The five category winners of the Costa Book Prize 2014 have been announced this evening, with each winner collecting £5,000 and automatically considered for the overall prize whose winner will be announced on 27 January.
The Costa, one of the book world's most prestigious prizes, is unique in considering books in five different categories: first novel, novel, children's book, biography and poetry.
This year's winner of the first novel prize was Emma Healey for "Elizabeth is Missing," about an old woman with dementia. Healey used the experiences of her own family as an inspiration and nine publishers bid for the novel, with the television rights already sold.
"It all happened very fast," said Healey this evening. "I almost feel guilty I don't have one of those stories of being rejected by 30 publishers."
Winner of the fiction prize was Man Booker-shortlisted Ali Smith for her controversial "How to be Both," which has two very different beginnings depending on which version is purchased.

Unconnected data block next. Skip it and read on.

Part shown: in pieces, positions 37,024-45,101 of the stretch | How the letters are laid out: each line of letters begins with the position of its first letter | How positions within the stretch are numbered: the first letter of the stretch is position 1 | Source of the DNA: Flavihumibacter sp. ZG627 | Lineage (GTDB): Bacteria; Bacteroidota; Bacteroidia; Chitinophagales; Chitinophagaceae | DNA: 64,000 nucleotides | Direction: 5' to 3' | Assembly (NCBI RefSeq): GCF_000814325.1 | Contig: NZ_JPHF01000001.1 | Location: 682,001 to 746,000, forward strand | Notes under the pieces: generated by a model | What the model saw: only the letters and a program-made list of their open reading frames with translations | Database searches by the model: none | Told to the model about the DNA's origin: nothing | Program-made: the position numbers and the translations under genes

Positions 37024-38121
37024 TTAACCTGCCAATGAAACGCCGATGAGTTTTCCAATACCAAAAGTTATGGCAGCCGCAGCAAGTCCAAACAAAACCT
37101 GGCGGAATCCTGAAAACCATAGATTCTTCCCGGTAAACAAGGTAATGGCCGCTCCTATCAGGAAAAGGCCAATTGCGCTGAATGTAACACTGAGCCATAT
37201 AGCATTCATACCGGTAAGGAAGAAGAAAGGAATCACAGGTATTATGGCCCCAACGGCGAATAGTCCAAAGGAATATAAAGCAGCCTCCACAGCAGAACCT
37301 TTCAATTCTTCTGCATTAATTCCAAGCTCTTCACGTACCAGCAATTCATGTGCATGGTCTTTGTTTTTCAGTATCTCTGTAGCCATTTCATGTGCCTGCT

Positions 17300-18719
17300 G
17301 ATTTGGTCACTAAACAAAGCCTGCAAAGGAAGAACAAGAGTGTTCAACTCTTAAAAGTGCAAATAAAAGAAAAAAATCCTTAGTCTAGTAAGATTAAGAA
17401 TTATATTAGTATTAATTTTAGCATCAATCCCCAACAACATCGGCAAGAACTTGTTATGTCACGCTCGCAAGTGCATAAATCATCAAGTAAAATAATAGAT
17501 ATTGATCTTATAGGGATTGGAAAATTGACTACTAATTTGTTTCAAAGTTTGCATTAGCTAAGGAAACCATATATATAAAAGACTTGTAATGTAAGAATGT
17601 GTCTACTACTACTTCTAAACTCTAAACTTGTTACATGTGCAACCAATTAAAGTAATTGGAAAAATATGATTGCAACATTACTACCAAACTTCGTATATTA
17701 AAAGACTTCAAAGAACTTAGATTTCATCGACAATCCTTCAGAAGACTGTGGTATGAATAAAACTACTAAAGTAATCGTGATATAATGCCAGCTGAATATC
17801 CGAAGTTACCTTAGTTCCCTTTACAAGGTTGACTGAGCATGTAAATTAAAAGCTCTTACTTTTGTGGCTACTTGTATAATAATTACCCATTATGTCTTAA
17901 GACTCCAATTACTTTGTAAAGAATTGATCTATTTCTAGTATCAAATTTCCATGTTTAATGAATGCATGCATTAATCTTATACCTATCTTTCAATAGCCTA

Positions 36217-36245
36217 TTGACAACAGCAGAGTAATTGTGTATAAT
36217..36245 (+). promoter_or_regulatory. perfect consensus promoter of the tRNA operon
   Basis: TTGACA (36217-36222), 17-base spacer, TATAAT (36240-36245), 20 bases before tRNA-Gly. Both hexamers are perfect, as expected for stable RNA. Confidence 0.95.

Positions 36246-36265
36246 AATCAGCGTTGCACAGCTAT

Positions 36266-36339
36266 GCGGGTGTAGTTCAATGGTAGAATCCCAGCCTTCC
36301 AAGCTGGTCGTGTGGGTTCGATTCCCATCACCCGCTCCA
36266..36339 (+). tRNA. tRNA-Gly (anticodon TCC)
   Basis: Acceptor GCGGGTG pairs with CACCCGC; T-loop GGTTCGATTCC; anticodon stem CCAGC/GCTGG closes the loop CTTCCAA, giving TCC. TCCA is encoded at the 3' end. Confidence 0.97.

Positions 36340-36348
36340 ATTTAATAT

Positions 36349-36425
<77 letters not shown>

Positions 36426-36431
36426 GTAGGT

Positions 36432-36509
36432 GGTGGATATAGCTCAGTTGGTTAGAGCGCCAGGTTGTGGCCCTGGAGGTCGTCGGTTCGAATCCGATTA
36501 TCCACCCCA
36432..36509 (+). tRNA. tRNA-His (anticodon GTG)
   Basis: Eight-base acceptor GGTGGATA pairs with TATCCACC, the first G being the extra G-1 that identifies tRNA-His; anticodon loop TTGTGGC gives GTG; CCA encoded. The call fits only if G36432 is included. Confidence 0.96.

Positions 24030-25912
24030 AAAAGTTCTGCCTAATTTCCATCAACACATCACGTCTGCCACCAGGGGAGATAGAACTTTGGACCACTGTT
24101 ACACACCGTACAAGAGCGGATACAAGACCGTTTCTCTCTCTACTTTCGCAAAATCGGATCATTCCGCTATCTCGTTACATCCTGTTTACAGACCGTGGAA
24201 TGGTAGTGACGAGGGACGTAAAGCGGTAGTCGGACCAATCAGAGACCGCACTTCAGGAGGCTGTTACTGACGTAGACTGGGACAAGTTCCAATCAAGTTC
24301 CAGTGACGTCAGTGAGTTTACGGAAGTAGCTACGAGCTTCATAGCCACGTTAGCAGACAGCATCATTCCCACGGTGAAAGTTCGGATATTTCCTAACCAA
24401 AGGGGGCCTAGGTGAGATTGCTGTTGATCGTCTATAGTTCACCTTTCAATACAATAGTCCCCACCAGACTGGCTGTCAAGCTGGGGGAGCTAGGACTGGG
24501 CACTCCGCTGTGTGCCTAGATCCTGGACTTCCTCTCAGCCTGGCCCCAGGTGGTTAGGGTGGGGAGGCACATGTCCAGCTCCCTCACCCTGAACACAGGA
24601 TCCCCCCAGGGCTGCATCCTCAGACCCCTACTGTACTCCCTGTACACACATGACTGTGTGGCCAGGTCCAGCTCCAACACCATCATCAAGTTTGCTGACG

Kate Saunders collected the children's prize with "Five children on the Western Front," her reimagining of Enid Nesbitt's "Five children and it," set in the trenches of the First World War.
Helen Macdonald's unusual meditation on grief and falconry, "H is for Hawk," won the biography prize, having already taken the Samuel Johnson prize for non-fiction.
Best poetry book went to teacher Jonathan Edwards for "My family and other superheroes," in which Hollywood celebrities are intertwined with ordinary lives in a Valleys town.
Now in its 43rd year, having previously been the Whitbread Prize, the Costas are only open to writers living in the UK and Ireland. Last year's overall winner was Nathan Filer with "The Shock of the Fall." Previous winners of the £30,000 prize include Hilary Mantel, Sebastian Barry and A L Kennedy. Ali Smith won the first novel prize in 2005 and is now favourite to claim the overall prize.